This book is written for preservice and inservice teachers of all grade levels and in all content areas who recognize the importance of vocabulary development but aren't sure what to do about it in the classroom. Literacy experts Camille Blachowicz and Peter Fisher wrote this book for teachers who have a sense of direction but who want some new, classroom-tested strategies to renew their curriculum. This new edition includes a wealth of new material. It expands its treatment of independent, metacognitive strategies for learning vocabulary, such as using contextual cues and references.
"The beauty of [Teaching Vocabulary in All Classrooms] is its sheer "common sense" approach to integrating vocabulary into the total reading program. For such a small, inexpensive volume, this book packs a big punch!" --Susan Pasquarelli, Roger Williams University, Bristol, RI
Camille Blachowicz is Professor of Education at the National College of Education of National-Louis University, where she is Director of the Reading Center and Reading Program. In her long career as an educator, Dr. Blachowicz has been a classroom teacher, team leader, and reading specialist as well as a university educator and staff developer. Her research has been supported by grants from the Spencer Foundation, the Fulbright Council and the International Reading Association. Dr. Blachowicz's many articles have been published in journals ranging from Educational Leadership and Reading Teacher to Reading Research Quarterly. She is also co-author of the books Reading Diagnosis: An Instructional Approach, Teaching Vocabulary in All Classrooms, Reading Comprehension: Strategies for Independent Learners, Reading Street, Fluency Development:From Research to Practice, and the chapter on vocabulary research for the third Handbook of Reading Research along with numerous book chapters and monographs. She also co-edits the series of staff development and in-service books Tools for Teaching Literacy along with Donna Ogle. As a staff developer, Dr. Blachowicz is a frequent speaker at national, local, and international conferences and at meetings of the International Reading Association, where she is a member of the publication committee. Dr. Blachowicz has also been named to the roster of Outstanding Teacher Educators in Reading by the International Reading Association.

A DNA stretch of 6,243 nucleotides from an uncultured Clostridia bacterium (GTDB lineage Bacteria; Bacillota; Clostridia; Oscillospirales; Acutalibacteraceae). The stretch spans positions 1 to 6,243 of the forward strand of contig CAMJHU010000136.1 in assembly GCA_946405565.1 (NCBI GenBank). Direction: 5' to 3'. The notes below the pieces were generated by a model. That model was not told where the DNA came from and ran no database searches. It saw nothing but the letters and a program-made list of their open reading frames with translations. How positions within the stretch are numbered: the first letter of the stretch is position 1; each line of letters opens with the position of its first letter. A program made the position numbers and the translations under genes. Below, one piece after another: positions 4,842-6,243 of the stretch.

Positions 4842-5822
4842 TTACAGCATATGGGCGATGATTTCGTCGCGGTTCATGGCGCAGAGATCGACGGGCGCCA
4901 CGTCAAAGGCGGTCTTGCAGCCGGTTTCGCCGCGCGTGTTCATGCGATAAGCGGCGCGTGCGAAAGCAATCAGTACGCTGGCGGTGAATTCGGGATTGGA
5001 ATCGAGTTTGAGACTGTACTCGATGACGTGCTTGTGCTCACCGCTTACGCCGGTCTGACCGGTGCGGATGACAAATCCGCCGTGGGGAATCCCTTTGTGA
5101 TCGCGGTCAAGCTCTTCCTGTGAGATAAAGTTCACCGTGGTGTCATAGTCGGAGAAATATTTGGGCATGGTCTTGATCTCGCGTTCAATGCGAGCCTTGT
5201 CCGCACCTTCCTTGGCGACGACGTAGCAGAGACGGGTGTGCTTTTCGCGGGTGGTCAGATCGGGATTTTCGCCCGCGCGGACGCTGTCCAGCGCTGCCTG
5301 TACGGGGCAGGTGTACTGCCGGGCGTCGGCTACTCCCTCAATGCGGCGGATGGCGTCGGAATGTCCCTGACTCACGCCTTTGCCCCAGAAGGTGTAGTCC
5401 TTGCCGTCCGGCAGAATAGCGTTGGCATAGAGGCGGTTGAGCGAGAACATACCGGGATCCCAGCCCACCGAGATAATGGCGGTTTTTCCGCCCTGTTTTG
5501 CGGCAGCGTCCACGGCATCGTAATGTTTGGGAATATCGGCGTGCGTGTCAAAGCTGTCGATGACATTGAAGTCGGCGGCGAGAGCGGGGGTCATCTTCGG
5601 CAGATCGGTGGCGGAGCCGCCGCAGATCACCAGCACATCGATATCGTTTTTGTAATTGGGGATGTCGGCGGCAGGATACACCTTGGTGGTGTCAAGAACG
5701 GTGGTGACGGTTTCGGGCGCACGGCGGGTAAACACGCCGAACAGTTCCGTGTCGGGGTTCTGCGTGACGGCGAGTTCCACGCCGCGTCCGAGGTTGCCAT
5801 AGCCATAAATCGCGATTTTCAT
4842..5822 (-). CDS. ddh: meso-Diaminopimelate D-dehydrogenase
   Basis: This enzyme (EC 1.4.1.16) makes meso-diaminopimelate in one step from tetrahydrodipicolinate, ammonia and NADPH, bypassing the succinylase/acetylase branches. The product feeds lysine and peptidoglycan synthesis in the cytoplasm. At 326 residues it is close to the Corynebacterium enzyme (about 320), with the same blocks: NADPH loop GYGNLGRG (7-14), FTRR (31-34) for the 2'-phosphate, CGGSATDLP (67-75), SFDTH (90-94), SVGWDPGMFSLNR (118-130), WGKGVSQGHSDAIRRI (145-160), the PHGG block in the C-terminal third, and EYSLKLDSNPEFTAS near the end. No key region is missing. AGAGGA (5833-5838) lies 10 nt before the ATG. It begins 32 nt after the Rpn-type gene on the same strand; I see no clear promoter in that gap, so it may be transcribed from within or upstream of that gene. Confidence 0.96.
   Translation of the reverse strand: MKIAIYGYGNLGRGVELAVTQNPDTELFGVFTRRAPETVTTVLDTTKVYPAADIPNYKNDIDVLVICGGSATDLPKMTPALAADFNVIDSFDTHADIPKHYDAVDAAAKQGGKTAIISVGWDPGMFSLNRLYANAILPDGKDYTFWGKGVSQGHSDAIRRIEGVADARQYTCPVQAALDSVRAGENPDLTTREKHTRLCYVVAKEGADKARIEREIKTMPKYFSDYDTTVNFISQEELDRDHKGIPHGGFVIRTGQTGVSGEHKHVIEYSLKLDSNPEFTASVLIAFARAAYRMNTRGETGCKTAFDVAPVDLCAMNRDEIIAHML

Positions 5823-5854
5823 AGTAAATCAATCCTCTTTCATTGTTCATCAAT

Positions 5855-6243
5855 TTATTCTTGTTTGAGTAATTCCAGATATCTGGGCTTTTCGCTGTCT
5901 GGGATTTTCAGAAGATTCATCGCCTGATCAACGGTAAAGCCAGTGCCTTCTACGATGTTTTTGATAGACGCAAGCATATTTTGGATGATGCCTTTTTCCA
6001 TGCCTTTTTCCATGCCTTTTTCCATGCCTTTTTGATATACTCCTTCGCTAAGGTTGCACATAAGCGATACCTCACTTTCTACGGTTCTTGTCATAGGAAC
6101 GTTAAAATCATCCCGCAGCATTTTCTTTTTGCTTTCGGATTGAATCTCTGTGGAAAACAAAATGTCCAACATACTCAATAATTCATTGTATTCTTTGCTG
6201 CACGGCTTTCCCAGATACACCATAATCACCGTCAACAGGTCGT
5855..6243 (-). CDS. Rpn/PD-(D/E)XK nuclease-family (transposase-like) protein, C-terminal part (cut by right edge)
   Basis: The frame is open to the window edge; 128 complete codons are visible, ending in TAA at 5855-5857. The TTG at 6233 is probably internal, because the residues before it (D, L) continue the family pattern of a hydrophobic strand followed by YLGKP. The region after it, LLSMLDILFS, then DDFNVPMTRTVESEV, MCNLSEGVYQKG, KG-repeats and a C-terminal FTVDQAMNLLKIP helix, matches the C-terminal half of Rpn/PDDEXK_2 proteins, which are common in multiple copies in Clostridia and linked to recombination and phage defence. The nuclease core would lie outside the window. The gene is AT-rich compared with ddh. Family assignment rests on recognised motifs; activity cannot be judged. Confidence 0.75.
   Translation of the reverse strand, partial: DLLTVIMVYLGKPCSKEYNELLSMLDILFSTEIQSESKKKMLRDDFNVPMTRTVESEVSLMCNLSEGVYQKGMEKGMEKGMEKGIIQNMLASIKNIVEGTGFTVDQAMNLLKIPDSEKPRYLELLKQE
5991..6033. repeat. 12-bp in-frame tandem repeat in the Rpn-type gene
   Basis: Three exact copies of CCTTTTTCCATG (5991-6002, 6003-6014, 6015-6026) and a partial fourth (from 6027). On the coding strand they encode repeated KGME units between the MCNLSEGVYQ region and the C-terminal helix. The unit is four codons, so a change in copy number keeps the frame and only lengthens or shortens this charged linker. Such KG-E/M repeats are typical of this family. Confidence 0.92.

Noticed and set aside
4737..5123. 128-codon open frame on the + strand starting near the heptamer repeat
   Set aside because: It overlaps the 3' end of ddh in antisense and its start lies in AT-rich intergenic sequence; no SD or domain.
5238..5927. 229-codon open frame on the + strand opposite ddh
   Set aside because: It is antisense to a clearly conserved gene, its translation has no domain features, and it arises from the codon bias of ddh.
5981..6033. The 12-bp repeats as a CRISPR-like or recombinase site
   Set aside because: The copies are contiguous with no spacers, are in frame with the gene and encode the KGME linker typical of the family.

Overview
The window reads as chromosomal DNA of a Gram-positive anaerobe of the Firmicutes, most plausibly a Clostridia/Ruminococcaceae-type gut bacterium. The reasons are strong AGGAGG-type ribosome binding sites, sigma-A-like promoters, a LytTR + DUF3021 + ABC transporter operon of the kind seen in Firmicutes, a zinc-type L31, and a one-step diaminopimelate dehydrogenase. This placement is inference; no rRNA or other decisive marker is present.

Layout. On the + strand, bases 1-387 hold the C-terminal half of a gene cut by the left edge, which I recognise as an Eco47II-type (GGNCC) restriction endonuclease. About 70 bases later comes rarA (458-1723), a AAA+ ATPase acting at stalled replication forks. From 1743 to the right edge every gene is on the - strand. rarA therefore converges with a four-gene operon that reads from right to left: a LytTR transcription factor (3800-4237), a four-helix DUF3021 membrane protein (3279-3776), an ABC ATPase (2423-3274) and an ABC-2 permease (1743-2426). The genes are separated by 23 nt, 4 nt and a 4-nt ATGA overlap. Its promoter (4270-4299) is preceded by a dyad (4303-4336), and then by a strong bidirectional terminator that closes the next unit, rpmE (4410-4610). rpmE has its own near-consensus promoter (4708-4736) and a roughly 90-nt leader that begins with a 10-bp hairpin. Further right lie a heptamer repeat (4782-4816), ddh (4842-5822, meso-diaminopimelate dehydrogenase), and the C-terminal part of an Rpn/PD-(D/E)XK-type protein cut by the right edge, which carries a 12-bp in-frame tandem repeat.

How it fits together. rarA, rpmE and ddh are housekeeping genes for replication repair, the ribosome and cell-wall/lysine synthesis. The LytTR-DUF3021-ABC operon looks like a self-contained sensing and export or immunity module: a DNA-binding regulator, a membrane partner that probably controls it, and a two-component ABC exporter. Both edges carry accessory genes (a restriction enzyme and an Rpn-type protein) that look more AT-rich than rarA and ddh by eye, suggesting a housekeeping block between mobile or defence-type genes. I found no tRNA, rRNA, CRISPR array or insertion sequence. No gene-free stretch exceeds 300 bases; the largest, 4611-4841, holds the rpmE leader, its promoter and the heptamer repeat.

Currently, along with her teaching and writing, Dr. Blachowicz is co-directing two projects in urban and suburban schools: Literacy Partners, and the Everybody Reads Fluency Project.
Peter Fisher is a professor of education at National College of Education of National-Louis University where he teaches graduate classes in literacy education. Peter taught in elementary and high schools in England prior to coming to the USA to complete his doctoral studies at SUNY at Buffalo. Peter’s research interests include vocabulary development and the teaching of storytelling. In 1997 he was inducted into the Illinois Reading Hall of Fame.